In 1840, Rokitansky described two types of diverticula of the esophagus, traction and pulsion, and Oekenomides, in 1882, added the traction-pulsion variety.
The traction diverticula are usually situated in the region of the left main bronchus, and caused by extension of inflammation from a mediastinal lymphadenitis. When healing occurs, contraction of scar tissue pulls out a portion of the wall of the esophagus and produces a small sacculation. This type of diverticulum is, as a rule, symptomless, but may give rise to mediastinal abscess with esophagobronchial fistula, or, if obstruction occurs in the esophagus distal to it, a pulsion force is added which may cause the formation of the traction-pulsion type of sacculation.1 This inflammatory traction type is rather frequently seen at necropsy but is rarely recognized during life.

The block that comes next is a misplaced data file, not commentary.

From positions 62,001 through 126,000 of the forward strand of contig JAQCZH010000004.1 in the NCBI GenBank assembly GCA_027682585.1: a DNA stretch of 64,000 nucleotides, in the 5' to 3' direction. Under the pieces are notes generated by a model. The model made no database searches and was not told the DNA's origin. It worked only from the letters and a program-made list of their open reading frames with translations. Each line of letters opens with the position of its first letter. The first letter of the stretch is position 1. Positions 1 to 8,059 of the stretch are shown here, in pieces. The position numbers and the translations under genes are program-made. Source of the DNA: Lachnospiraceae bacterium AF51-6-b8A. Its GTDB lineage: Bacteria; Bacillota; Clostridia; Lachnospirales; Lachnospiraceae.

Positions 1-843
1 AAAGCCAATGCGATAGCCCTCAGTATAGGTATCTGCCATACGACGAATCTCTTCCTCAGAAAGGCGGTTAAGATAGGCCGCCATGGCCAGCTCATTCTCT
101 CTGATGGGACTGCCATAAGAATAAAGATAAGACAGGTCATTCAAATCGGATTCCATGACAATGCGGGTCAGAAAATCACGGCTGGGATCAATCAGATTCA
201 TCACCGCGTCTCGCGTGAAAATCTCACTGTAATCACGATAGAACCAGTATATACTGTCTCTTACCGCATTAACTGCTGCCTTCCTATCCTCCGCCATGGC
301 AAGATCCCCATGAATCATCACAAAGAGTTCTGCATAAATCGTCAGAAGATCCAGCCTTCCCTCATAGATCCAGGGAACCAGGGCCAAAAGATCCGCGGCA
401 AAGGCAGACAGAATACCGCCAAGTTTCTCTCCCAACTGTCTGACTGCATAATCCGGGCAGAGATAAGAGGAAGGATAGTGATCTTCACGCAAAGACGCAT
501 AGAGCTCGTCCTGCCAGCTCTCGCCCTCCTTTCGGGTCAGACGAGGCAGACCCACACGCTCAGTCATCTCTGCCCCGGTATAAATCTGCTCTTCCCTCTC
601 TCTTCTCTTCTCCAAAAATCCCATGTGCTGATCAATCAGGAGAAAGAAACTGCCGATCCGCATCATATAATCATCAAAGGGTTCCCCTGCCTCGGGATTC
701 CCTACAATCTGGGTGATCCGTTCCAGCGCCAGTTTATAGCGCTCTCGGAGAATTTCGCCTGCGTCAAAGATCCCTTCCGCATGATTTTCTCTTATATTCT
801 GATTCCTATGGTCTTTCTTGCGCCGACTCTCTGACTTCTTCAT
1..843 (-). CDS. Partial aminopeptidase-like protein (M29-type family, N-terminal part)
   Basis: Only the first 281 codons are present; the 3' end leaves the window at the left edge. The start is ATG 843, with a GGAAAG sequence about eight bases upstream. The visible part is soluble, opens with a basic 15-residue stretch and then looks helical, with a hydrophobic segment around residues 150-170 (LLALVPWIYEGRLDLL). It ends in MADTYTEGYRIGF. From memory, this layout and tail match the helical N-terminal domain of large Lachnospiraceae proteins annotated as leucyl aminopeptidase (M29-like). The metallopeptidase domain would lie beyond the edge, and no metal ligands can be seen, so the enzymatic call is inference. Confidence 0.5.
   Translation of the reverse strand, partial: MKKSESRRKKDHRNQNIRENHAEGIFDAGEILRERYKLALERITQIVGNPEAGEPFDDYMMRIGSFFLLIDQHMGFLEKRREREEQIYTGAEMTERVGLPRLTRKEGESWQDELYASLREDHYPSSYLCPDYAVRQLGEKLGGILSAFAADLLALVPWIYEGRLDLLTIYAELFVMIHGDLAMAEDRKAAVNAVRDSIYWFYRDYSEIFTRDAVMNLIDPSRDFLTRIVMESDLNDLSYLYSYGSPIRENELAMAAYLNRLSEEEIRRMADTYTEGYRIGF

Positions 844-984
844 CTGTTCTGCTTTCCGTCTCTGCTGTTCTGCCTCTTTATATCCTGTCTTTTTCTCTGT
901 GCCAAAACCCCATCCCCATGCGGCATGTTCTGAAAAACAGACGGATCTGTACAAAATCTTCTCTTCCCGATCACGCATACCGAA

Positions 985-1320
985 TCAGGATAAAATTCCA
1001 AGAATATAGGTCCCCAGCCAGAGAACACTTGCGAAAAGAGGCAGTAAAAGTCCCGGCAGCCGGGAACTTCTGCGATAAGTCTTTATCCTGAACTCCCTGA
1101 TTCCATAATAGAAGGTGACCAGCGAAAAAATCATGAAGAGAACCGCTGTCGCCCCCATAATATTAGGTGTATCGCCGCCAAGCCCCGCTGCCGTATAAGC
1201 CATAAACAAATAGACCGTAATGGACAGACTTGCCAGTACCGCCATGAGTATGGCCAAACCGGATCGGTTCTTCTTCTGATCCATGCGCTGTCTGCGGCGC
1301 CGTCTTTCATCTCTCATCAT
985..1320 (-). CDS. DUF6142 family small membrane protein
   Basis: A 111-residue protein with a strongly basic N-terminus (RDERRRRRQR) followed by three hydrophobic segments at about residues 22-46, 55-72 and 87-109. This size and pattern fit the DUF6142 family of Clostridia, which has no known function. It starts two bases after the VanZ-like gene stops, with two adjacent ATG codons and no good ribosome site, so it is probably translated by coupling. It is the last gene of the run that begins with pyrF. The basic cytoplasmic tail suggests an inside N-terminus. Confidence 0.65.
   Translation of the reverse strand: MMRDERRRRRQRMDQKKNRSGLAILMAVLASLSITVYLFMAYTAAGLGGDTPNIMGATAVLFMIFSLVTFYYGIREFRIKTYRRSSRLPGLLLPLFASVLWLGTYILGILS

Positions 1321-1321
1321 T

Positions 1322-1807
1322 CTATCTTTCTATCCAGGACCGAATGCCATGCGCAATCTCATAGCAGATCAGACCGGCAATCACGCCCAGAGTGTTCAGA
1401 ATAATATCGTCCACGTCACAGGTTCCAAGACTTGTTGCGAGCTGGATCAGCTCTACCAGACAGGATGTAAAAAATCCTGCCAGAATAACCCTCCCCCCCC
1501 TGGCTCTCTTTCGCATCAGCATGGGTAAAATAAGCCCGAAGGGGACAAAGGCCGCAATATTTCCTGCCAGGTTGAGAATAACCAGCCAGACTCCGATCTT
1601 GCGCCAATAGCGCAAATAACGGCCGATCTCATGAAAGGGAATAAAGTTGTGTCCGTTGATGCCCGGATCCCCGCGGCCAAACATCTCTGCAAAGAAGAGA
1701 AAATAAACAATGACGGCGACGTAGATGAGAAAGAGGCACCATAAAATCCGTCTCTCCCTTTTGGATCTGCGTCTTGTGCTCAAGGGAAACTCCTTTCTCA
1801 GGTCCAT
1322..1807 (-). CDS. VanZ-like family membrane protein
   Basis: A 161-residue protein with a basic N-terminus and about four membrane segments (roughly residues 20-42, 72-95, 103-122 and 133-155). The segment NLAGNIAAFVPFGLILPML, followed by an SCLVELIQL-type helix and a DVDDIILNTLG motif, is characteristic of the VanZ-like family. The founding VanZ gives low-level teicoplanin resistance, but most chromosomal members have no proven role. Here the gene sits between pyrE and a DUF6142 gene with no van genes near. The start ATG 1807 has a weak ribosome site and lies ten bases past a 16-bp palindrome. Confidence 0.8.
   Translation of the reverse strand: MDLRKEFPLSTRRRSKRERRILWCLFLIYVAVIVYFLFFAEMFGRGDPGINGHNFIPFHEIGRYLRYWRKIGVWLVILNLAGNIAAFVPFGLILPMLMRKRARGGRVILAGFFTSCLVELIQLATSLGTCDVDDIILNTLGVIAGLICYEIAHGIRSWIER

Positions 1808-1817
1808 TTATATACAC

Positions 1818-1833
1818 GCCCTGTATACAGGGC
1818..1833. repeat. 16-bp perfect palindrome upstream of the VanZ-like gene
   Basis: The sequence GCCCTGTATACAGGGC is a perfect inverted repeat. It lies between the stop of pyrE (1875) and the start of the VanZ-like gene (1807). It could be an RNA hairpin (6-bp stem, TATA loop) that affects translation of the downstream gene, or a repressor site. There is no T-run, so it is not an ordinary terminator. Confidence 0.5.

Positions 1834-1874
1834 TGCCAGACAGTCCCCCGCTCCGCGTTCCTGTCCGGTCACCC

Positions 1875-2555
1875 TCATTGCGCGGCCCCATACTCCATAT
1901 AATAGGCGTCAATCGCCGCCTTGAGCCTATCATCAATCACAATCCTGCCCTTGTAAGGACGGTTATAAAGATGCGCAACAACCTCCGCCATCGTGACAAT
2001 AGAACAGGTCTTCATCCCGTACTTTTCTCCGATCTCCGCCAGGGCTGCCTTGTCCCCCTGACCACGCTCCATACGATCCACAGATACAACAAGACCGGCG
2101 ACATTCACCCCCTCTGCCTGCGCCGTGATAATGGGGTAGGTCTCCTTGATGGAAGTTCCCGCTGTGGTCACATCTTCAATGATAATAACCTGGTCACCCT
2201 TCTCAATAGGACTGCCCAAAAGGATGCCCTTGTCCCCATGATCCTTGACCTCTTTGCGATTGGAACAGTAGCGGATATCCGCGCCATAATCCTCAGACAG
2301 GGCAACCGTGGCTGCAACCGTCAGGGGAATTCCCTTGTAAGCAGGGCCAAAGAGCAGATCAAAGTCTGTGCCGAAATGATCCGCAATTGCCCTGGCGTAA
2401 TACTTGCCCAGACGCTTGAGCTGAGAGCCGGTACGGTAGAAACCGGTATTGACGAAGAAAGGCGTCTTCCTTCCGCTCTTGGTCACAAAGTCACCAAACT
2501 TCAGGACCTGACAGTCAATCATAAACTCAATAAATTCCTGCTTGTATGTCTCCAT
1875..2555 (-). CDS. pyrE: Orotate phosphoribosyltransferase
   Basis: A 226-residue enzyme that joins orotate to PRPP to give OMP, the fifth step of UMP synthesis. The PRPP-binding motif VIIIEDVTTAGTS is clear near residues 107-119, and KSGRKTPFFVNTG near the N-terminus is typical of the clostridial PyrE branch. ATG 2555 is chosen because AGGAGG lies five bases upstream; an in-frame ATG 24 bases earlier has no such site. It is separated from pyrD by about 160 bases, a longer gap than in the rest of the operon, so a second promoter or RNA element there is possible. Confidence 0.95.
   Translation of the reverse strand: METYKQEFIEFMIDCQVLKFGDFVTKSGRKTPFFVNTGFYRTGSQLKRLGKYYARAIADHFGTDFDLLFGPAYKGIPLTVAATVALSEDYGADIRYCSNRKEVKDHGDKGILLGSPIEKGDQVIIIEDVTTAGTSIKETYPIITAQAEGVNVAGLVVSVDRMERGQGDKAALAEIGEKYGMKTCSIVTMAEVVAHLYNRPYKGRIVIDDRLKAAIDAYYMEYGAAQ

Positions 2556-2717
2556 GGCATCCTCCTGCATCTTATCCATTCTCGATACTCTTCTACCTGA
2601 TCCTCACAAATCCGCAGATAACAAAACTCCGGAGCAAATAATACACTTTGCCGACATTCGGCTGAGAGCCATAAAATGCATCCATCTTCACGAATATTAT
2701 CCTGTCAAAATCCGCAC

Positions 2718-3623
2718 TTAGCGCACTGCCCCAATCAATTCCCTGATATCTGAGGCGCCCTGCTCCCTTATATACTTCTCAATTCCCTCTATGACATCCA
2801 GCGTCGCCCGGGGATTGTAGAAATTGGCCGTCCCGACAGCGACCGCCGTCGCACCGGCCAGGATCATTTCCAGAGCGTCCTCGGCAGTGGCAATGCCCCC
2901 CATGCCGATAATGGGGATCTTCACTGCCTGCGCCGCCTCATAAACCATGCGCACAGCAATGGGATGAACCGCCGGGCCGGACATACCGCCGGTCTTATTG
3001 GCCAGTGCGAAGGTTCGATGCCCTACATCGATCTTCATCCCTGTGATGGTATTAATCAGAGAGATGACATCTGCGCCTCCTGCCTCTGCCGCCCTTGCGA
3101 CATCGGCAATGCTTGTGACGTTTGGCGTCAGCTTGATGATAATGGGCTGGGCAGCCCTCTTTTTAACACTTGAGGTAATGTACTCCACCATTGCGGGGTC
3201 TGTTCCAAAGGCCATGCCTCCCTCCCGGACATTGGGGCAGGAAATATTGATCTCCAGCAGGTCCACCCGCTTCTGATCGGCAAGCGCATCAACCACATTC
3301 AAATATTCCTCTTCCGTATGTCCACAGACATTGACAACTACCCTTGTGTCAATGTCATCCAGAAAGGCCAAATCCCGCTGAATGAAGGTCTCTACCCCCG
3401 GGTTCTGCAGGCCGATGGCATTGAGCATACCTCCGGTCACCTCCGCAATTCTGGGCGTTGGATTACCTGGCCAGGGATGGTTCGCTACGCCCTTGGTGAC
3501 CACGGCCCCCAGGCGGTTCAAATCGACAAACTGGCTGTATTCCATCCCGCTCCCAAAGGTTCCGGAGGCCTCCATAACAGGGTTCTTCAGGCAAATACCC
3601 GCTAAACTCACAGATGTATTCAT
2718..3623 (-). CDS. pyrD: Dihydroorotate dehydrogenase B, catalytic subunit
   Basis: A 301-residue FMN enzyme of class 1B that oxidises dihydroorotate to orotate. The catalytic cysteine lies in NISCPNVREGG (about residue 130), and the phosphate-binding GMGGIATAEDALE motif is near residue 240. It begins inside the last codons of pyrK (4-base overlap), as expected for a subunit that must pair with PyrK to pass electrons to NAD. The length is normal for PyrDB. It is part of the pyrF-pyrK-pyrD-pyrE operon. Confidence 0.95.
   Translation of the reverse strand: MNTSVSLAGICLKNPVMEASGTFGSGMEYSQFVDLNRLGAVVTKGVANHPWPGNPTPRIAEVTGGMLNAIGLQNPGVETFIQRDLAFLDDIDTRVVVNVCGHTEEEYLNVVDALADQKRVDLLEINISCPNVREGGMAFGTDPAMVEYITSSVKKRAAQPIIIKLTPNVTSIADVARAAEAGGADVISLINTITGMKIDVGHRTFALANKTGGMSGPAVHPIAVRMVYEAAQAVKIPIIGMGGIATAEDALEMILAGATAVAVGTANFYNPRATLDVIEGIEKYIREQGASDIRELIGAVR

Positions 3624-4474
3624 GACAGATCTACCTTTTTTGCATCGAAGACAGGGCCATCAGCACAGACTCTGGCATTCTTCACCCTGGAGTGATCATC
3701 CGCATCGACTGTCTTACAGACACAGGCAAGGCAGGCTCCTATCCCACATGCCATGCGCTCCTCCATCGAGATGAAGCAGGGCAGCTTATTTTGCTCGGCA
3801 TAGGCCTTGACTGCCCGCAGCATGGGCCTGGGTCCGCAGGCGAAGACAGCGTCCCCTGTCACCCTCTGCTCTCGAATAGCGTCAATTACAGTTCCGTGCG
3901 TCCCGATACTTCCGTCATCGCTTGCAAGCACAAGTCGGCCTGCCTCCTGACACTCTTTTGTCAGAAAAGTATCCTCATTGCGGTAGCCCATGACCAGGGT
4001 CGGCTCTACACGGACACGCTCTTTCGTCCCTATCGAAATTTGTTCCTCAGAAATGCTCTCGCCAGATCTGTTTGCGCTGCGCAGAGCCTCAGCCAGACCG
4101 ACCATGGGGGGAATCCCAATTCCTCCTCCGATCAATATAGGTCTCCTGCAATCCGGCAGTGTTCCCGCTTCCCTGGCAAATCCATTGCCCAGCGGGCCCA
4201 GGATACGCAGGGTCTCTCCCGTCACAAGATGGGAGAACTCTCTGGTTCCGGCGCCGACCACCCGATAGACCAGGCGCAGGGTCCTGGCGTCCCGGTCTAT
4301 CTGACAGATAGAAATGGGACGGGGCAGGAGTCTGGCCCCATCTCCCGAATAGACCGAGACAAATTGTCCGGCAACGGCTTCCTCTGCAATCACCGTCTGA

When the pulsion type of diverticulum occurs in the lower portion of the esophagus just above the cardia, it may
VINSON PP. PHARYNGO-ESOPHAGEAL DIVERTICULA: DIAGNOSIS AND PREOPERATIVE MANAGEMENT. JAMA. 1925;85(3):178–180. doi:10.1001/jama.1925.02670030020005
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